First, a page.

About the Colony

'The Colony — The Musical' celebrates Atascadero's beginnings

Special to The TribuneJuly 15, 2013 

Lon Allan


I first saw “The Colony — The Musical” almost 20 years ago. It had been written by Anet Carlin and Colleen Goulding and was based on the very early years of Atascadero’s history. The play opens on a warm day in June 1914, when the cornerstone for the City Administration Building was put in place. The second act, titled “A War and A Wedding,” followed.

Anet said she got her inspiration to do a play about Atascadero after seeing the Ramona Pageant in the early ’90s. What she and Colleen came up with is a dazzling musical that captures instantly what it must have been like when folks from throughout the nation arrived here to stay in a temporary tent city and see what publisher E.G. Lewis’ utopian community was all about.

Actually, there wasn’t much here yet. Lewis acquired the 23,000-acre J.H. Henry ranch in the spring of 1913 and was still putting in water mains, removing trees, mapping out streets and working on the construction of a civic center that would eventually include the Administration Building, The Printery, The Mercantile (La Plaza) and the Grammar School.

In fact, those people who came here for the laying of the cornerstone couldn’t stay more than a couple of weeks. A more permanent tent city wasn’t opened until the spring of 1915, when Lewis allowed home building to begin.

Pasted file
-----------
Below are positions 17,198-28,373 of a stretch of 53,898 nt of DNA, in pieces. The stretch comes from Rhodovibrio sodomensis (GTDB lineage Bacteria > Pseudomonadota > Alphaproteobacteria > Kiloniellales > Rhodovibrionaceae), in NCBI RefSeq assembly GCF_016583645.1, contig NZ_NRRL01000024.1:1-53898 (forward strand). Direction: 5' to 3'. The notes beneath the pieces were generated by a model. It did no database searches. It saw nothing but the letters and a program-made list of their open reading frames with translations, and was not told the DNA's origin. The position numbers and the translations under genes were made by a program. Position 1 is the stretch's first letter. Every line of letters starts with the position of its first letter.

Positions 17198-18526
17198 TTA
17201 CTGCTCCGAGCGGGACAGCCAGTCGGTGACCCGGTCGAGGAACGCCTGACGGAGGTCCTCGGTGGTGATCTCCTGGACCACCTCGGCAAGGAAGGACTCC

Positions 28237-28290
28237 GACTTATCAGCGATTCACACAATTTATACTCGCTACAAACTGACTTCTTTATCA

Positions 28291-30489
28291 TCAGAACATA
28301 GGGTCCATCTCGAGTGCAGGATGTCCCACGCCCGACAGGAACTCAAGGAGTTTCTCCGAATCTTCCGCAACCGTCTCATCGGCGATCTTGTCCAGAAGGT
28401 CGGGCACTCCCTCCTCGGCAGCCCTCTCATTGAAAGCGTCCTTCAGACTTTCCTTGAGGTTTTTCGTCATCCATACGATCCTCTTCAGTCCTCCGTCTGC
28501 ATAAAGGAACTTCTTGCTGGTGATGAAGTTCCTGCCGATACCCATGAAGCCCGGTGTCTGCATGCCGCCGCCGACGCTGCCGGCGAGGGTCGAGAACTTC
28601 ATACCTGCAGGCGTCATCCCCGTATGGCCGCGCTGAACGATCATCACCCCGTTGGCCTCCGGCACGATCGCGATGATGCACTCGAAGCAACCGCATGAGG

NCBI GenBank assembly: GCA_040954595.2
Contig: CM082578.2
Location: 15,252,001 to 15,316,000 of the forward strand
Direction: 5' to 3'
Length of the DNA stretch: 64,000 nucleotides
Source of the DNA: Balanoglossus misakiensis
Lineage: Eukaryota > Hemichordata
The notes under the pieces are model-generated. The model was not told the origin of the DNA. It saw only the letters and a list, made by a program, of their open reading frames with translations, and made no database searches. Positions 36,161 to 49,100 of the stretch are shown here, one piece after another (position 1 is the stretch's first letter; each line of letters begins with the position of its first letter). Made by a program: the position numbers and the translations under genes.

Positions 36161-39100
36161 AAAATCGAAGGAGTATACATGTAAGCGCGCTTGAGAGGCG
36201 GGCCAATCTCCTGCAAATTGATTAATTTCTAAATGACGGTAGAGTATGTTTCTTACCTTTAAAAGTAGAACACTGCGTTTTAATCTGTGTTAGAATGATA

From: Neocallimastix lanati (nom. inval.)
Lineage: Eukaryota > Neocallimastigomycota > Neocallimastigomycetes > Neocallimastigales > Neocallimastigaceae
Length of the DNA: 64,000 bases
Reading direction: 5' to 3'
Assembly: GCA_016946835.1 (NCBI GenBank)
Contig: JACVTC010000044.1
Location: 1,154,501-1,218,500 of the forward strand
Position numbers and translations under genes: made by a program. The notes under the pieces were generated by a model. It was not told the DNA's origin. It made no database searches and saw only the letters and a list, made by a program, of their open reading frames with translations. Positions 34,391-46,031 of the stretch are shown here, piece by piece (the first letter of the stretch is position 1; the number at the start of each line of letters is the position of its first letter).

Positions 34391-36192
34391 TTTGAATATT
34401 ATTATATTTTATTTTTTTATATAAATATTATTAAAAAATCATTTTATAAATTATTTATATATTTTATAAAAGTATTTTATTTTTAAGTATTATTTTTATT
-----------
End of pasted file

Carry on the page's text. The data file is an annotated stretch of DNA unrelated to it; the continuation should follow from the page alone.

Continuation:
This Saturday and Sunday night, the tunes written by Colleen and the words by Anet will light up your heart as a cast of local adults and children will dance, sing and act out this Colony’s beginning.

Anet, as many of you know, is founder of the Brickyard Theatre and co-founder of the Great American Melodrama & Vaudeville and the Pacific Conservatory for the Performing Arts.

John Lambie, a veteran actor, singer, director and high school teacher, will direct this show. Stephen Tosh is in charge of music arrangements.

The producer is Dianne Greenaway, everyone’s favorite drama and tent city champion. It’s Atascadero’s version of one of the Judy Garland and Mickey Rooney movies where someone says, “Let’s put on a play.”

The two free performances will be Saturday and Sunday at 6 p.m. in the Sunken Gardens. The Administration Building will be the backdrop for this wonderful show. You can bring a picnic basket to the event or purchase something there on both nights. Sit on the lawn or in one of the 500 seats that will be provided.

This could easily be the crown jewel of the yearlong celebration of the city’s 100th birthday.

I truly believe this will be an Atascadero history lesson you’ll be humming for days.

Lon Allan has lived in Atascadero for nearly five decades, and his column is published weekly. Reach him at 466-8529 or leallan@tcsn.net.

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